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Everyone's a Critic

The Observer's culture blog


Archives for January, 2015

Thursday, January 29, 2015

ALL THE LIGHT WE CANNOT SEE, by Eve Silberman

cover of the book All the Light We Cannot See

In his best-selling novel set in Europe during WWII, Anthony Doerr follows the fortunes of two adolescents as they struggle for survival, moral and physical. Marie-Laure LeBlanc is a blind French girl who memorizes her village through an exquisitely designed miniature made by her father. German orphan Werner Pfennig, a math whiz with a gift for mechanics, chooses to attend a Nazi youth military camp rather than be sent to work in the mines. In alternating chapters, Doerr tells each young person's story.

Contrasts soon develop. Marie-Laure moves from a doll-like passivity to anti-Nazi activism; she delivers messages hidden in a loaf of bread from a nearby bakery, and later broadcasts for the Resistance on a forbidden radio. The reflective Werner becomes increasingly aware that in aligning his lot with the Nazis, he's crossed over to the dark side—but he sees no way out.

He doesn't openly rebel; his moral conflicts take the form of wistful reminiscences of his astute young sister and the gentle woman who ran the orphanage where he and his sister grew up. His gentle friend, Frederick, finds escape from the Nazi camp—a place where boys are asked to turn on the "weakest" among them—by scanning the skies for birds, using a pair of antique field glasses, but ultimately defies the Nazis at a terrible price. Werner, drafted into the Reich army, uses his technical ability to hunt down –what else?--Resistance wireless broadcasters.

A third story heightens the tension. When it's clear the Germans will take Paris, the director of the museum where Marie-Laure's father works decides he must find a hiding place for the museum's most valuable possession: a diamond named "The Sea of Flames." He enlists the senior LeBlanc in a scheme to hide the precious albeit scary stone—it's rumored that a curse will follow the owner––with the result that even while Germany slides into defeat, a Nazi officer is on the heels of Marie-Laure and family.

The "Sea of Flames" adds some needed suspense to a story that, though it has a lot of beautiful writing, sometimes drags under its reverential telling. Describing Marie-Laure's blindness (congenital cataracts that left her blind by age six), Doerr writes, 'In her imagination in her dreams, everything has color. The museum buildings are beige, chestnut, hazel . . . piano chords loll in the speaker of the wireless in the guard station, projecting rich blacks and complicated blues . . . "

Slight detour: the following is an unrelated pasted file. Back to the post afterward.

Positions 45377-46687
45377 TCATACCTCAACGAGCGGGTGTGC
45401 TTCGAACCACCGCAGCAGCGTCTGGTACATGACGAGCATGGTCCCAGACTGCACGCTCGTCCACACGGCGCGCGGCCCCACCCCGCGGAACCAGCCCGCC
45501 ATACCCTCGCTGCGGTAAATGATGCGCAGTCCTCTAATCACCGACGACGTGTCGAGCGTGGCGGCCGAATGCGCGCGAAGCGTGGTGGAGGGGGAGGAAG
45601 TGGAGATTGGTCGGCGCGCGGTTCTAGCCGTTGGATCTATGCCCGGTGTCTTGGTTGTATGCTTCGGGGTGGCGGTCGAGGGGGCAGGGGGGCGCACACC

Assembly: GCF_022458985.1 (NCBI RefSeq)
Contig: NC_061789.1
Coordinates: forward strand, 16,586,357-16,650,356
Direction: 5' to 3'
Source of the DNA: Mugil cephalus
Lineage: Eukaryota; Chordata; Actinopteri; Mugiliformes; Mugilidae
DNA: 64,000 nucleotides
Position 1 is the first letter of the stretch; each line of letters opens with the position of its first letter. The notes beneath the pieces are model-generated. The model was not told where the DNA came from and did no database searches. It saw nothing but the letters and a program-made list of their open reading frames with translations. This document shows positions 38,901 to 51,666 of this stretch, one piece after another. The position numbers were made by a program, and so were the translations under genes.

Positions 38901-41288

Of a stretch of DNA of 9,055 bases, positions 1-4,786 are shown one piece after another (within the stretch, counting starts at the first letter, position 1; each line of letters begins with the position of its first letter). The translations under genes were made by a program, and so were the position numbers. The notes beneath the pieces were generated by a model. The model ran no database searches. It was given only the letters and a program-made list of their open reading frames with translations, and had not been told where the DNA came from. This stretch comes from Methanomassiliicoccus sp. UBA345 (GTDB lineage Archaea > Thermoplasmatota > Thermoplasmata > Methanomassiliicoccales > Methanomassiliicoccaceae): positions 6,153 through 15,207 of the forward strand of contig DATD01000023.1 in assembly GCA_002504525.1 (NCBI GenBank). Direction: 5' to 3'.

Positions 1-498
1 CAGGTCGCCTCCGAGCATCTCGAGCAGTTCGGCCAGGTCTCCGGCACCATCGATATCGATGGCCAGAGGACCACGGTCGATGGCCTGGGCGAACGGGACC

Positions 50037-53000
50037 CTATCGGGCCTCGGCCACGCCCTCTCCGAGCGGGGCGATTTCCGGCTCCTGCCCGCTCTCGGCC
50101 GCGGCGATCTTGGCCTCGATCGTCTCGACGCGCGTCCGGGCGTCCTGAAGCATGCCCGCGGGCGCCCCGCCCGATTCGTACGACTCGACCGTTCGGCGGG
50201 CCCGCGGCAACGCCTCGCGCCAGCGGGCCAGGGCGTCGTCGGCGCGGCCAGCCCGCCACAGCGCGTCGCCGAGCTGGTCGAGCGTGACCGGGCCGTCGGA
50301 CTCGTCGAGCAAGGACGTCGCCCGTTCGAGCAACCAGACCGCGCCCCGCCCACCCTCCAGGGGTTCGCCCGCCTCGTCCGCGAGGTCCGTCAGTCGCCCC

Regrettably, Doerr doesn't develop characters as skillfully as settings. Marie-Laure, her father, Werner, Frederick, even the surprisingly amicable Nazi Sergeant Major von Rumpel remain as lifeless as Marie-Laure's miniature house. A bit weirdly, the book comes most to life life when Marie reads aloud a Braille version of Jules Verne's watery adventure 20,000 Leagues Under the Sea. When Captain Nemo and his guys are "flailing away with their axes" at sea monsters, it's like break dancing transforming a dance hall where you're tired of watching waltzes. Guess there's reasons some books are for the ages.


posted by John Hilton at 4:23 p.m. | 0 comments


Wednesday, January 14, 2015

A FUTURE PHILOSPHER COMES OF AGE, by Tom Cudney

Tom Cudey, 1998

I was in the inaugural class of the Washtenaw Technical Middle College. Since 1997, the Middle College has let students take college classes while still in high school. When I came to the school, I had barely passed my freshman year at Lincoln High. At the time, I was fourteen years old and reading Darwin's Origin of Species.I enrolled my sophomore year, taking algebra, robotics, and some high school classes, which were easy and uninteresting.

We were a diverse group, so there were some odd ways we spent our time. There were only thirty seven of us, and we were closely-knit. There were no real cliques. Rich and poor kids blended without much emphasis on either polarity. Devout Muslims, skater punks, vague philosophers, and causeless rebels all mixed rather freely. The first student I talked to had bright blue hair, which impressed me, since I wasn't used to aesthetic freedom. There was at least one rock lifting contest in the woods, which I lost.